Delamination has been invoked to explain Pliocene (3.5 Ma) magmatic activity in the central and southern Sierra Nevada Range (SNR). However, the extent and timing of proposed delamination is unknown. By examining volcanic rocks of a similar age in the northern SNR the extent of delamination can be further characterized. Alternatively, Pliocene magmatism in the northern SNR could be a result of subduction, making the area part of an ancestral Cascade Range. The Mendocino Triple Junction was located just south of Lake Tahoe at the time of eruption of Pliocene magmatism in the northern part of the range. Although the geochemical and isotopic compositions of the samples from the northern SNR are closely related to Cascade magmatism the differences include: higher K2O and lower MgO and CaO at a given value of SiO 2, a restricted range of SiO2, and two distinct magmatic events at 4 and 11 Ma.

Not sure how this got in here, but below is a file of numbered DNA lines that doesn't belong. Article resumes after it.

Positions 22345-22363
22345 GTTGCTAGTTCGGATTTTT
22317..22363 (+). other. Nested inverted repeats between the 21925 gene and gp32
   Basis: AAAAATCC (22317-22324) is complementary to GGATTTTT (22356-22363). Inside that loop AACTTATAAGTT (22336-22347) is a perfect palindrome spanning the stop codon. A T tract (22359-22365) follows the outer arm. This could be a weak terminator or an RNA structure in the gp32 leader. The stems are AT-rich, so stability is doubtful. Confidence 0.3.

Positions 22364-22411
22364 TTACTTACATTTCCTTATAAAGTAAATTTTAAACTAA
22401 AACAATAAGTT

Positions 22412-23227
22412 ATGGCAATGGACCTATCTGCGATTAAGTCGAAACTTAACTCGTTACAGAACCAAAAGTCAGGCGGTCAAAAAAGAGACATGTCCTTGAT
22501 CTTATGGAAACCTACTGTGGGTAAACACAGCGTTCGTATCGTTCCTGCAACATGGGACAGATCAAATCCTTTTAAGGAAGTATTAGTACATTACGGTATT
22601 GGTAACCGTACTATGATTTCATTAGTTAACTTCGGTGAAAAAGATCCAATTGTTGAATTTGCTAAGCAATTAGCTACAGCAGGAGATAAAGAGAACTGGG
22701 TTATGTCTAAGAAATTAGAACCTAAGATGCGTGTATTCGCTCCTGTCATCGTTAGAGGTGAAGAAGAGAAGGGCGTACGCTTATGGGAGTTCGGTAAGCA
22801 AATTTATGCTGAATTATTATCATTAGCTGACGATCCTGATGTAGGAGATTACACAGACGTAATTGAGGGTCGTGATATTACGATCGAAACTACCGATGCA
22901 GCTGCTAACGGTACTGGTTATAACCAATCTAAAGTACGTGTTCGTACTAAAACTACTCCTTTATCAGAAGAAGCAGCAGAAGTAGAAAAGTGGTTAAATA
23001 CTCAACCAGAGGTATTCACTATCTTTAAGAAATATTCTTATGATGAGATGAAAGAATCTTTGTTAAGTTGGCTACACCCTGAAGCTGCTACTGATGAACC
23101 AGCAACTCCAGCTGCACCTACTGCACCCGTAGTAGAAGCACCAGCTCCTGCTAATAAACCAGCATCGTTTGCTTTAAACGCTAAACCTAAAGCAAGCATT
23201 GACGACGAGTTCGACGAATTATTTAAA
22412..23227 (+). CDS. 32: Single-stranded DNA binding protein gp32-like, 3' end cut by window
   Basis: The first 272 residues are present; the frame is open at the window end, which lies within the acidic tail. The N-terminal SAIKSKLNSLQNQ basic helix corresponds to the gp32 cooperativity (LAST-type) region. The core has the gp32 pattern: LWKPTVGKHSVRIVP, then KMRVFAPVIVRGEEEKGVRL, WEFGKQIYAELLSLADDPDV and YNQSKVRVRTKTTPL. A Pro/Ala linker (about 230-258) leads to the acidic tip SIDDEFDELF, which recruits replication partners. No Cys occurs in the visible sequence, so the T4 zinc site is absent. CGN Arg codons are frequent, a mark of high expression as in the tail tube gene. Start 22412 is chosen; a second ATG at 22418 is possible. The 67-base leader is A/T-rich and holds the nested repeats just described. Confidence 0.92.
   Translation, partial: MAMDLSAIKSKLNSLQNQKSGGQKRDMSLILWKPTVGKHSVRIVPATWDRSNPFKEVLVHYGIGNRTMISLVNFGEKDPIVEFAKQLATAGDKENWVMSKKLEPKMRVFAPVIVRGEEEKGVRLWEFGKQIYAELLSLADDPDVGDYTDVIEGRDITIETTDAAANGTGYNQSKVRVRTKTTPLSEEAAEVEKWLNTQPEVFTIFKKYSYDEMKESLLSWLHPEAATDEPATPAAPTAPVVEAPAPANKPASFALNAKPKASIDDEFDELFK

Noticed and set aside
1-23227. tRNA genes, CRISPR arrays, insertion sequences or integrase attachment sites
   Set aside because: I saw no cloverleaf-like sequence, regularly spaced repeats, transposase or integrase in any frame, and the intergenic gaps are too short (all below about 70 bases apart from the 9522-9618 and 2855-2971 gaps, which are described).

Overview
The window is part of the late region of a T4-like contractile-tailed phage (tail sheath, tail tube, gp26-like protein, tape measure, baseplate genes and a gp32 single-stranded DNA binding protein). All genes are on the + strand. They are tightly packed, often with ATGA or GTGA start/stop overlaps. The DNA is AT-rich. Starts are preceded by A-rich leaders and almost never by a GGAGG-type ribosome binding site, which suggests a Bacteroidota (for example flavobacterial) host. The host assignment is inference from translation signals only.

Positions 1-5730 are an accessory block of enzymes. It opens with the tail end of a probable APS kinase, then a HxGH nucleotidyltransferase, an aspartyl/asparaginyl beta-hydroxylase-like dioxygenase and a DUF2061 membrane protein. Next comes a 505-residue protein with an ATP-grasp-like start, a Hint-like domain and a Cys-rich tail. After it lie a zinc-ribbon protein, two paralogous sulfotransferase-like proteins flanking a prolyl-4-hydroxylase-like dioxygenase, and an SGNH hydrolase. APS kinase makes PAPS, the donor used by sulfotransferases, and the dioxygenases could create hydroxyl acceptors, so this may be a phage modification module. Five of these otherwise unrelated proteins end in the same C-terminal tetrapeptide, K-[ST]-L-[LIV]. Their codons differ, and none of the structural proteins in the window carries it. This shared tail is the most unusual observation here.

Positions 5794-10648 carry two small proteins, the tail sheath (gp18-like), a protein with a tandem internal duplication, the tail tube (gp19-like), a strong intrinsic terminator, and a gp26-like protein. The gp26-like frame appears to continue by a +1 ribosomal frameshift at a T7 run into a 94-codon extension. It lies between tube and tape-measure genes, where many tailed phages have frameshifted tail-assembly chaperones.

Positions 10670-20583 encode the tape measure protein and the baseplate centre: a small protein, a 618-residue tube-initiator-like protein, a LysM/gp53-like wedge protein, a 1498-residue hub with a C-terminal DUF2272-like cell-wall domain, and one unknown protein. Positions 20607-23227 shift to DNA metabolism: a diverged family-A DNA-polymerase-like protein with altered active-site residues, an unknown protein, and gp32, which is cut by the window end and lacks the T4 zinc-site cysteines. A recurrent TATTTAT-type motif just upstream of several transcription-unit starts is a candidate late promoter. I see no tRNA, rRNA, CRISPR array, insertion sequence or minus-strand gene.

|Advisor:||Glazner, Allen F.|
|Commitee:||Barnes, Jason B., Coleman, Drew S.|
|School:||The University of North Carolina at Chapel Hill|
|School Location:||United States -- North Carolina|
|Source:||MAI 50/02M, Masters Abstracts International|
|Keywords:||Delamination, Pliocene magmatism, Sierra Nevada Range|
Copyright in each Dissertation and Thesis is retained by the author. All Rights Reserved
The supplemental file or files you are about to download were provided to ProQuest by the author as part of a
dissertation or thesis. The supplemental files are provided "AS IS" without warranty. ProQuest is not responsible for the
content, format or impact on the supplemental file(s) on our system. in some cases, the file type may be unknown or
may be a .exe file. We recommend caution as you open such files.
Copyright of the original materials contained in the supplemental file is retained by the author and your access to the
supplemental files is subject to the ProQuest Terms and Conditions of use.
Depending on the size of the file(s) you are downloading, the system may take some time to download them. Please be